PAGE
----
Switching to Emmylou Harris, I was impressed by the mandolin solo during the middle eight in terms of its approach and detail but, more than that, the low noise performance of the cables because I could still hear the mandolin noodling away in the background very easily, even after the solo had fiished. This is often a rather shy detail but the Styx interconnects highlighted the information without difficulty.
I then moved to the Styx digital cable and used it to connect my CD player with my DAC. Playing Bing Crosby and the jazz-infused Let a Smile Be Your Umbrella from the Bluebird album, Bing with a Beat
Two things stood out here. Firstly, the low noise performance of the cable provided room and space for the Crosby vocal to relax and focus. This reduced a common element of digital cables at this price point which often smears the midrange. The Styx digital cable removed that issue, reducing the size of the lead vocal because it was focused and compact but that also meant that the vocal was fleet of foot and nimble across the soundstage. The lower noise also enabled a shy background piano noodle right at the start of the music to be brought nearer the ear and to take more of a role in the mix. It added to the richness of that early action of the song while the drummer – busy playing the metal rims of his drums – was given extra vitality and energy.
The brass section featured a precise output, again reducing midrange smear, which added transient speed to the background instruments of the song. The entire song was snappy and snazzy now, making you want to click your fingers to the beat.
Similarly, Depeche Mode’s Enjoy The Silence also benefitted from the lower noise, reeling in subtle little percussive noises and synth effects, adding layering to the soundstage while the focused beats added speed and pace to the overall song, .
Finally, I leapt upon the cable lifts. These little plastic items are cheap and cheerful accessories that make Titan exactly zero profit. They’re a bit of a loss leader in that the company wants you to use their cables (of course) while offering you a bit of a bargain as far as the lifts go. As cable lifts can be very expensive then I see this as a ‘good thing’. Unlike the recent review of the highly complex Furutech Cable Lifts that I recently reviewed, the Titan examples only want to lift the cables off the floor to remove it from speakers resonances, static from carpets as well as isolating the cables themselves. Cable ‘noise’ is not just on the inside of cables, it infests the outside too.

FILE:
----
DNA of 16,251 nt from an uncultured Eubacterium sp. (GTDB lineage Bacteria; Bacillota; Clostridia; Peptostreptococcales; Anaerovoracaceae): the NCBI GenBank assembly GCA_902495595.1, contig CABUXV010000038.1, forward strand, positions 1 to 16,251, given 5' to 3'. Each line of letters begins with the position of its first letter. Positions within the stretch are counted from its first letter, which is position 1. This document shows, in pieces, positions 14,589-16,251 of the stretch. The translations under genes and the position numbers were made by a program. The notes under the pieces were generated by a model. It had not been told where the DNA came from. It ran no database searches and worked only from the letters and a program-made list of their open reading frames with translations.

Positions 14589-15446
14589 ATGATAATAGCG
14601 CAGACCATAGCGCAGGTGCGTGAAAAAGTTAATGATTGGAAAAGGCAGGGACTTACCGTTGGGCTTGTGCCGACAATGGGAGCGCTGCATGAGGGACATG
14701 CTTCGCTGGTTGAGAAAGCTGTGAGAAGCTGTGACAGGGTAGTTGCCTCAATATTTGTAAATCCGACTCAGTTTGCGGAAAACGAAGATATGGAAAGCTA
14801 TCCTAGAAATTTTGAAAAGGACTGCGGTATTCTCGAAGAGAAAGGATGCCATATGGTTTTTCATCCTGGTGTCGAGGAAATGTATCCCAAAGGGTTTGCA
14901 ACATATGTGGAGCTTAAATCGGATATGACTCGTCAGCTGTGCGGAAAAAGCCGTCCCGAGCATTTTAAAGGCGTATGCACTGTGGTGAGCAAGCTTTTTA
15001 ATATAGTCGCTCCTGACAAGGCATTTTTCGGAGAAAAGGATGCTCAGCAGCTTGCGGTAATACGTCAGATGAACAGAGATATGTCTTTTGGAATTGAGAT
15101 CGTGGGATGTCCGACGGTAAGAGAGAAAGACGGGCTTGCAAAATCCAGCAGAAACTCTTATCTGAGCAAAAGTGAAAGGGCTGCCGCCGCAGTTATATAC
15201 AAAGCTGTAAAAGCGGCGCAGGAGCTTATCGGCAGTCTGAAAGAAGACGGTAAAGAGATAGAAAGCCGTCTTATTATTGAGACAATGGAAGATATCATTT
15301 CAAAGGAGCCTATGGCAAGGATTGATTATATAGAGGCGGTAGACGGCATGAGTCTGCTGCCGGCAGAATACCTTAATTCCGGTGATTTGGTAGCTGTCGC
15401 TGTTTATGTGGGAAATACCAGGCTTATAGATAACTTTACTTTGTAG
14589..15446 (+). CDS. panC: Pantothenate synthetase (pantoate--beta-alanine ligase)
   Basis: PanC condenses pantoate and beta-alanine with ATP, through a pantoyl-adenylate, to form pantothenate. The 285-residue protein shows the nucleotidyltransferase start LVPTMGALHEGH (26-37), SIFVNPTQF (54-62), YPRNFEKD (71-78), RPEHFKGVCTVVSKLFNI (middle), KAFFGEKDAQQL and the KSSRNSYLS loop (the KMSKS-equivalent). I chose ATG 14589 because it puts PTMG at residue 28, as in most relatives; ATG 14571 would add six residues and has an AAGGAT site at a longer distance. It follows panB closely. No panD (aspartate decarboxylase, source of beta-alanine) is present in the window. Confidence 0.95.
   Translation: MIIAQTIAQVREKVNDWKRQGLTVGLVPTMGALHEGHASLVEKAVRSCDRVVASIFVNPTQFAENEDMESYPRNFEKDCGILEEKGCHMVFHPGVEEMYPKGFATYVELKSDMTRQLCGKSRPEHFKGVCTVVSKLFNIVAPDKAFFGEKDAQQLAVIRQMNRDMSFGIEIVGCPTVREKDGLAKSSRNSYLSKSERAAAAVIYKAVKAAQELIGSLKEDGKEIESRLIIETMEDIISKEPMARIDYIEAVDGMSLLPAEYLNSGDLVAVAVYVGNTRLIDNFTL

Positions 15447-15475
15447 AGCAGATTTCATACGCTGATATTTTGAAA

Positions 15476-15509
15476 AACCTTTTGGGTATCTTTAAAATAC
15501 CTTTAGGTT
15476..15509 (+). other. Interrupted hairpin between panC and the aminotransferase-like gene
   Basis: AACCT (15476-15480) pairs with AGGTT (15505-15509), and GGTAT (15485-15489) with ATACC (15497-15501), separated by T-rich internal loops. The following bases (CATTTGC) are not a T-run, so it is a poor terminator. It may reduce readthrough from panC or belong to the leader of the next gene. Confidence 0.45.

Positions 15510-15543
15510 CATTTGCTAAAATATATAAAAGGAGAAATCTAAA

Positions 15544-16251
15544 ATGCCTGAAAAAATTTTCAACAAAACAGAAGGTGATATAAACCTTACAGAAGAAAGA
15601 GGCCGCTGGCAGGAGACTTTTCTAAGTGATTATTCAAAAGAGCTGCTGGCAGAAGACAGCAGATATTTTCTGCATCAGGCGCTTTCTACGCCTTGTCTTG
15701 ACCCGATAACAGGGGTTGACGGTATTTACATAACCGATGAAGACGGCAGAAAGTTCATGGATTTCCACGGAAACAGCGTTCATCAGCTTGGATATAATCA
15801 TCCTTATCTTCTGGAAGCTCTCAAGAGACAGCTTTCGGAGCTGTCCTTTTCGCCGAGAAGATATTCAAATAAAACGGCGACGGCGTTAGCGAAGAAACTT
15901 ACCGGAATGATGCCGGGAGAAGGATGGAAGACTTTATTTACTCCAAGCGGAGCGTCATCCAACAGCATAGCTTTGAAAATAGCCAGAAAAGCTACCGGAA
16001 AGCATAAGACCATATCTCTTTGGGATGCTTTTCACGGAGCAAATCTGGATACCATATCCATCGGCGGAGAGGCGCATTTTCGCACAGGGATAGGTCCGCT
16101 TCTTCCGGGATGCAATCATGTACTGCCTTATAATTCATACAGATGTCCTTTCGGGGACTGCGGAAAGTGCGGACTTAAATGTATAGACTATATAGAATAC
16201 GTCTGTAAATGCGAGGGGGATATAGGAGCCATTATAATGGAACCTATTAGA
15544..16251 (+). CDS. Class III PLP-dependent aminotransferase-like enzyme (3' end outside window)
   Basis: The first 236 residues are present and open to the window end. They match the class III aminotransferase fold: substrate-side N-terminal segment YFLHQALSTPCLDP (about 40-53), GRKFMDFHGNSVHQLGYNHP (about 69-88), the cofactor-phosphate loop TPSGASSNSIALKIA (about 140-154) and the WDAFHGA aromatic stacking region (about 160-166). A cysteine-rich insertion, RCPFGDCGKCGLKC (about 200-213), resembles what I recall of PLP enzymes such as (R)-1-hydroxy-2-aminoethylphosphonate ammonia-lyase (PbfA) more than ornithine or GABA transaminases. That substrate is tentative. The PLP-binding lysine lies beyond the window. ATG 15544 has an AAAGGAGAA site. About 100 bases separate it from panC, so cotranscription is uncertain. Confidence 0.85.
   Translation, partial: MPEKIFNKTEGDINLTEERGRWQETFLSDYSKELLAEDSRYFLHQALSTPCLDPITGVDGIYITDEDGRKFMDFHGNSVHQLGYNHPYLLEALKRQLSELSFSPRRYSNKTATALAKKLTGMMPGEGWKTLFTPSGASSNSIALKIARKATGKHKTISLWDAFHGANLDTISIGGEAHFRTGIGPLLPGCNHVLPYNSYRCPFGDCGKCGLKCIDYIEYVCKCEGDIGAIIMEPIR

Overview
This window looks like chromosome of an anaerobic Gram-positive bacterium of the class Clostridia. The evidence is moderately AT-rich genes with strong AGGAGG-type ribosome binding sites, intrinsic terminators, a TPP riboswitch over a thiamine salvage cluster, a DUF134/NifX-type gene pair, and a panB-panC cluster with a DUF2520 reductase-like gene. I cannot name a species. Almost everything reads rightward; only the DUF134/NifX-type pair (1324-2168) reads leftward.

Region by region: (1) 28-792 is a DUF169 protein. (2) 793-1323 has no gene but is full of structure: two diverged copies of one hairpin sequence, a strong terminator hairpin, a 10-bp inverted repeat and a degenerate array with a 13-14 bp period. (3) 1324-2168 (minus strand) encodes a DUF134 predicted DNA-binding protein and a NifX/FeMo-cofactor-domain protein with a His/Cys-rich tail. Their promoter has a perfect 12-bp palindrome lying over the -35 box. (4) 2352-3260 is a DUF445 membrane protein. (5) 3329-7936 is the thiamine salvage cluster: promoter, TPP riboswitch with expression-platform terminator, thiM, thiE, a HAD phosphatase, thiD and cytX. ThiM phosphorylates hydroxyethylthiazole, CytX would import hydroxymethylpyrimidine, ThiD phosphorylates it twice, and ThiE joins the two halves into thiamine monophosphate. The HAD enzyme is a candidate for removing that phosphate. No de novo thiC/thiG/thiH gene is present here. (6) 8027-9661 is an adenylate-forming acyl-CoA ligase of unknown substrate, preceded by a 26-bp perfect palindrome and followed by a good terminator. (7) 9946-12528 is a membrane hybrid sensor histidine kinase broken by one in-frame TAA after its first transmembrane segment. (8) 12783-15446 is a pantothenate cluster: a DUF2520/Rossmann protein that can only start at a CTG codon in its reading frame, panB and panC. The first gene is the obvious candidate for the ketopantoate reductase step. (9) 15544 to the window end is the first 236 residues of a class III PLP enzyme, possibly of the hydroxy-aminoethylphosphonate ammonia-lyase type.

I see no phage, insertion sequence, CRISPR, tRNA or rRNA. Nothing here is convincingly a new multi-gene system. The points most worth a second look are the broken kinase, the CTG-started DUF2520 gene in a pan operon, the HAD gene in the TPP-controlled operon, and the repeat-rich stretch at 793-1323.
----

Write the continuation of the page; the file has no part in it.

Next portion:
The better your system, the more you’ll hear – as ever – but everyone should benefit from this one. And the benefits are? A sparkling suite of midrange frequencies. Harris’ vocal was much smoother than before and, more than that, less tense…calmer, if you will.
I grabbed three more boxes from Titan and did the same thing with the power cables from the rear of my Quad 57 speakers (they’re powered electrostatics, you see). Result? More. Better. The job started by the speaker cable lifts was continued and furthered. The key was that mandolin. Apart from the mid-song solo, the guy sits in the corner, facing the wall (well, it seems so) and noodles to himself. With lifts on both the speaker cables and speaker power cables I heard more mandolin in more areas of the song. An effect of lowering that noise once more.
All frequencies benefitted from this simple but effective upgrade and the changes occurred whether I was playing vinyl or CD. On the Supertramp track, the powerful drums enhanced their precision, the vocal added emotive texture and the secondary percussion sat in a wider space making their presence known and allowing the ear to target them ever more easily.
If you are investing or have invested in Furutech cable lifts and cannot afford to lift all of your cables with the relatively expensive Furutech kit then buy what you can and lift the rest of the cables off the floor with these Titan lifts, you won’t regret it.
The speaker cables are supremely even-handed. For this day and age, looking around at the competition and judging expectations, they provide top quality sound and do everything you’d expect and want for cables of this price point. That is, after a full 10 seconds, you just know that you can put faith in them and that they’ll do a job.
The interconnects are real stars of this test, offering focus and a sense of midrange insight that drag detail from dark corners of the soundstage without resorting to compressive stridency. The sound output with these cables benefits with enhanced tonal insight.
The digital cable effectively grabbed the music by the scruff of the neck, tidied up the signal, added precision and pace, wound everything back up like a clockwork toy and released it not the sound stage to great effect. Adding both style and elegance.
As for the cable lifts – a bargain! The best value for money results in terms of sound enhancement in these sonic tests, the Titan cable lifts are actually one of the most effective hi-fi gadgets, in terms of price/performance ratio, that you can currently buy on the market.
[Don’t forget to check out my Facebook Group, The Audiophile Man: Hi-Fi & Music here: www.facebook.com/groups/theaudiophileman for exclusive postings, exclusive editorial and more!]
STYX SPEAKER CABLES Website: titanaudio.co.uk Price: £250 for 3m GOOD: balanced output, neutral mids, firm bass, confident presentation BAD: nothing RATING: 8
Price: £150 for 1m
GOOD: airy mids, incisive midrange, organic bass, high resolution sound
STYX DIGITAL CABLE Price: £80 for 1m GOOD: precision, focus, transient pace, open mids, punchy bass BAD: nothing RATING: 8
STYX CABLE LIFTS Price: £30 for a pack of four GOOD: low cost, easy to use, noise reduction, sparkling mids BAD: nothing RATING: 9
Pro-Ject RPM 3 turntable
Ortofon 2M Black cartridge
Rega Brio R amplifier
Tellurium Q cables
QED Reference interconnect cables
Nordost Qbase QB6 power block